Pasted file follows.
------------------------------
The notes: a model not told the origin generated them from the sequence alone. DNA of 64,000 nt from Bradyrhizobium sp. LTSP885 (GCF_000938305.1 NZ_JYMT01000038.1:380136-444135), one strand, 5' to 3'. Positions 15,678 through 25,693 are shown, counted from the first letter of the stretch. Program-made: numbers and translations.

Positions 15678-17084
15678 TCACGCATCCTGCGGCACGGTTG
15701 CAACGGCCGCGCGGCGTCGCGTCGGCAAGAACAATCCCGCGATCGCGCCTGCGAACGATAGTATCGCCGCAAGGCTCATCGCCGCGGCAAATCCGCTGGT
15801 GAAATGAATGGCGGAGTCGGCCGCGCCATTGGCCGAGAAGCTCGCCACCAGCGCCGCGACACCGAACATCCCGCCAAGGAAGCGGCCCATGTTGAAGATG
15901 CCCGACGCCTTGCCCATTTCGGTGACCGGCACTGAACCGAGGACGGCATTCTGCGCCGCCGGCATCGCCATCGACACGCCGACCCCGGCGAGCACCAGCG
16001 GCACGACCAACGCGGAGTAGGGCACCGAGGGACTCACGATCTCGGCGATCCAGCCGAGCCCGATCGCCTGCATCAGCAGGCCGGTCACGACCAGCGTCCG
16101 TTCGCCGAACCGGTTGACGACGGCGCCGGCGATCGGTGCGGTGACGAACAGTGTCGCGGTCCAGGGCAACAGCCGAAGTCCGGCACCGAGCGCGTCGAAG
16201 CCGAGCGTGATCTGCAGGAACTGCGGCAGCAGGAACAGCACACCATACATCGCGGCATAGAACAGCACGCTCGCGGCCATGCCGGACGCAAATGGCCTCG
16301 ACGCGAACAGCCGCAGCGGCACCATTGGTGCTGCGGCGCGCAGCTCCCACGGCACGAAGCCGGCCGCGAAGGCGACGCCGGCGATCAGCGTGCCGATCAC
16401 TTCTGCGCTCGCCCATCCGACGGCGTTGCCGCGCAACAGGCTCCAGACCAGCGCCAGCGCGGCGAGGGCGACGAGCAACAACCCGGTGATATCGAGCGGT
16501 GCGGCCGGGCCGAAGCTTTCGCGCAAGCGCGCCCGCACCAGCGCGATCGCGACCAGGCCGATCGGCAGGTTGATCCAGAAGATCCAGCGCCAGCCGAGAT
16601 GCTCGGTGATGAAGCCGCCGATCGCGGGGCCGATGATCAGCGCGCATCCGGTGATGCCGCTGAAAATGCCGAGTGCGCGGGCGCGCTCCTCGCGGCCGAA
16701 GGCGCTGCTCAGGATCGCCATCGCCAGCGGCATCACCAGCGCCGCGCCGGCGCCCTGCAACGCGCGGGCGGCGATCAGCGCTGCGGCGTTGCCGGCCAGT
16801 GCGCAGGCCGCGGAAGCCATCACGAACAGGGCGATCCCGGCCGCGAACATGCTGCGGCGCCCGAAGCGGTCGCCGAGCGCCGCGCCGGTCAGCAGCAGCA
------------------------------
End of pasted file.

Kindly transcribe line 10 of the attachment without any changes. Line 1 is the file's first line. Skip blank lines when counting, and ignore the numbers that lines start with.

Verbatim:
16301 ACGCGAACAGCCGCAGCGGCACCATTGGTGCTGCGGCGCGCAGCTCCCACGGCACGAAGCCGGCCGCGAAGGCGACGCCGGCGATCAGCGTGCCGATCAC